The VU meters monitor output voltage so that's why they max. out and will likely blow their diodes or meter movements too if you leave them connected whilst powered up. It may be worth removing power from the relevant side of the STK2028 (pins 2,4 or 13,15) to identify the source of the voltage that has "flattened" the amplifier. If this is too difficult, you'll need to remove it completely with the aid of fluxed solder braid and then identify collateral damage and repair that first. Either way, it will be down to sourcing a working replacement STK2028 or similar.

Consider the likely cost first. :(
 
Thanks Ian, All my voltage measurements are taken from the ground referenced on the schematic (negative from the transformer) and compared to the values that they should be. After removing the STK the voltages are still bad.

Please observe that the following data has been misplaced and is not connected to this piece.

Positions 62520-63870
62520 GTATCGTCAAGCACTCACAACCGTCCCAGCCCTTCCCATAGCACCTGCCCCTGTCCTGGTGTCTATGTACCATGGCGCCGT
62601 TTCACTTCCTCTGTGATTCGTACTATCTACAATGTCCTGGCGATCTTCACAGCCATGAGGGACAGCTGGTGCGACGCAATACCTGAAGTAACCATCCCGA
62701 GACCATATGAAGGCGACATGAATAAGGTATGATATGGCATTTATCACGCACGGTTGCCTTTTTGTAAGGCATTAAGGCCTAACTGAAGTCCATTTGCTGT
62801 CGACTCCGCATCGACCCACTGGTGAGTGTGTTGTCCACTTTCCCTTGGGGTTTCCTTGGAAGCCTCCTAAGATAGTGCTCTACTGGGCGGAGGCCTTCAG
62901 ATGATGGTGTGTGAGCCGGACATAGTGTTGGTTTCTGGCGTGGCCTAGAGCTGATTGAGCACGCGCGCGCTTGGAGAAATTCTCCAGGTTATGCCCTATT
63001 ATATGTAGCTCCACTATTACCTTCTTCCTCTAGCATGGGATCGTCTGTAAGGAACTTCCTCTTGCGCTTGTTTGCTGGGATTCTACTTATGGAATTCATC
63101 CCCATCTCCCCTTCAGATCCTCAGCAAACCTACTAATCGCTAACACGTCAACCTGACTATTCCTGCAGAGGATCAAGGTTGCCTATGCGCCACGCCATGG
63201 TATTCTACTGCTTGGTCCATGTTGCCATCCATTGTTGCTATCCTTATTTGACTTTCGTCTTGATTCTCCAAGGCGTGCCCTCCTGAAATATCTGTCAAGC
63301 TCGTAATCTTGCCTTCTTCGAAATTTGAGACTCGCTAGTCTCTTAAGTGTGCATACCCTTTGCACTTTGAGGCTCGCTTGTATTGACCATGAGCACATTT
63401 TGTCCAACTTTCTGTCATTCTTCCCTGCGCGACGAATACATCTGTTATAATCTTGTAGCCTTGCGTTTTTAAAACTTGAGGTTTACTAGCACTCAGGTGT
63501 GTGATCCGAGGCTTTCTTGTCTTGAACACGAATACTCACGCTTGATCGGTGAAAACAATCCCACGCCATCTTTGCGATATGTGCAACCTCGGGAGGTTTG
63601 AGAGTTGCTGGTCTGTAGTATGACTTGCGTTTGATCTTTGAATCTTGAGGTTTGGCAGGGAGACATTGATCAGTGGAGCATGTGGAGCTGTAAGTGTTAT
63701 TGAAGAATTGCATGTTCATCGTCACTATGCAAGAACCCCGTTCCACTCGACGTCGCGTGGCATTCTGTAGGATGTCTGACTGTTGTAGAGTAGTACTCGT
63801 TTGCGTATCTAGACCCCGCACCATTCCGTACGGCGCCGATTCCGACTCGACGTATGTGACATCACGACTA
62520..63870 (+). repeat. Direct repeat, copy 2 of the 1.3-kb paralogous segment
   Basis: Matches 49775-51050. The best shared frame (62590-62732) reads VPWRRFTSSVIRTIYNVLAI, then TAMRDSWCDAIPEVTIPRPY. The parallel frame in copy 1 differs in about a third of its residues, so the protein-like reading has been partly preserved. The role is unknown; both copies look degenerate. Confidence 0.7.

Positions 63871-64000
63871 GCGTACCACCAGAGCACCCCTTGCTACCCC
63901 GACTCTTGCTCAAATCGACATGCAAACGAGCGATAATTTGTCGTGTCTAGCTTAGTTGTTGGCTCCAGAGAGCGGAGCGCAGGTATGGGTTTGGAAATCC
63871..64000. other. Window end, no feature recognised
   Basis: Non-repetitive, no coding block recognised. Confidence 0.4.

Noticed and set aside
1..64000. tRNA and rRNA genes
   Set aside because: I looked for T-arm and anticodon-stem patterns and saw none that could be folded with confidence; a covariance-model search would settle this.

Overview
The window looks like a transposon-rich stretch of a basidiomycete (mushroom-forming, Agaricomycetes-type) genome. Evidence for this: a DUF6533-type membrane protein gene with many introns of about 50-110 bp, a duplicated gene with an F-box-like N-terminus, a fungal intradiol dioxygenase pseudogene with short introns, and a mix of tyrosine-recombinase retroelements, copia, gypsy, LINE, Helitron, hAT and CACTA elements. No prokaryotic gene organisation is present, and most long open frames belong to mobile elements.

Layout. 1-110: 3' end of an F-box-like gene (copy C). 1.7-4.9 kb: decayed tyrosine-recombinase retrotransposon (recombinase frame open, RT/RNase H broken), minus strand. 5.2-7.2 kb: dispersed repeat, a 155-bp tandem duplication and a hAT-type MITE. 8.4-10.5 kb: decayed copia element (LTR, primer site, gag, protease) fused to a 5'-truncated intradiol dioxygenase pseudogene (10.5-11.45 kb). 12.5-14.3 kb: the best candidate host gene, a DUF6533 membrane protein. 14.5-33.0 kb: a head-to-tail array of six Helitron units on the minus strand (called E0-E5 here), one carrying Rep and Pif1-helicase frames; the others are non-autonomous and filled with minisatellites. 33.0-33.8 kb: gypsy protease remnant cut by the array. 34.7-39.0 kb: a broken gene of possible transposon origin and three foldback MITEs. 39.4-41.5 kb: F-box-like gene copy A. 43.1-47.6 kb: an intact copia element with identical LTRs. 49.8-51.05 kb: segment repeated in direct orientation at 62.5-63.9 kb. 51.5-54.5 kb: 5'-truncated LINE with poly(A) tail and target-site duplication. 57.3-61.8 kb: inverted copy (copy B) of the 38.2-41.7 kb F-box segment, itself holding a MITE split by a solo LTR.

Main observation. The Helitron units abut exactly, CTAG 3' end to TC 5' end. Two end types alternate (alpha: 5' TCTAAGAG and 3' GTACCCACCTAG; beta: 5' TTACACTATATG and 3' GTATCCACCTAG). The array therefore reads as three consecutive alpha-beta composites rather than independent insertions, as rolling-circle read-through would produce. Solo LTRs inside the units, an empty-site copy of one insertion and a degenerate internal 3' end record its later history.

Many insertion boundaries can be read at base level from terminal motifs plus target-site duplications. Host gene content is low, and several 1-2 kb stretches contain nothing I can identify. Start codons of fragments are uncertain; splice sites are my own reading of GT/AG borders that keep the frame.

As for measuring the transistors I was checking them with the hfe function on my multimeter.

I'll try to put everything back in today and i'll mark up a new schematic with the voltages.
 

Ian Finch

Member
Paid Member
2010-04-11 4:22 am
Coffs Harbour, NSW
You haven't yet confirmed whether both channels are equally affected by this odd 15V DC on the inputs and 10V on the outputs. If, when you operate the input selector switch S1, you still have 1V on Phono, Aux and tuner sockets, you have a measurement problem. Verify by reading directly across the socket connections, otherwise the whole input stage must be floating 15V above ground for that to be the case. You may realise when you look at the schematic, that the selector disconnects the inputs that are not selected so you'll see the logical problem there, if you still measure 15V regardless of which input is selected.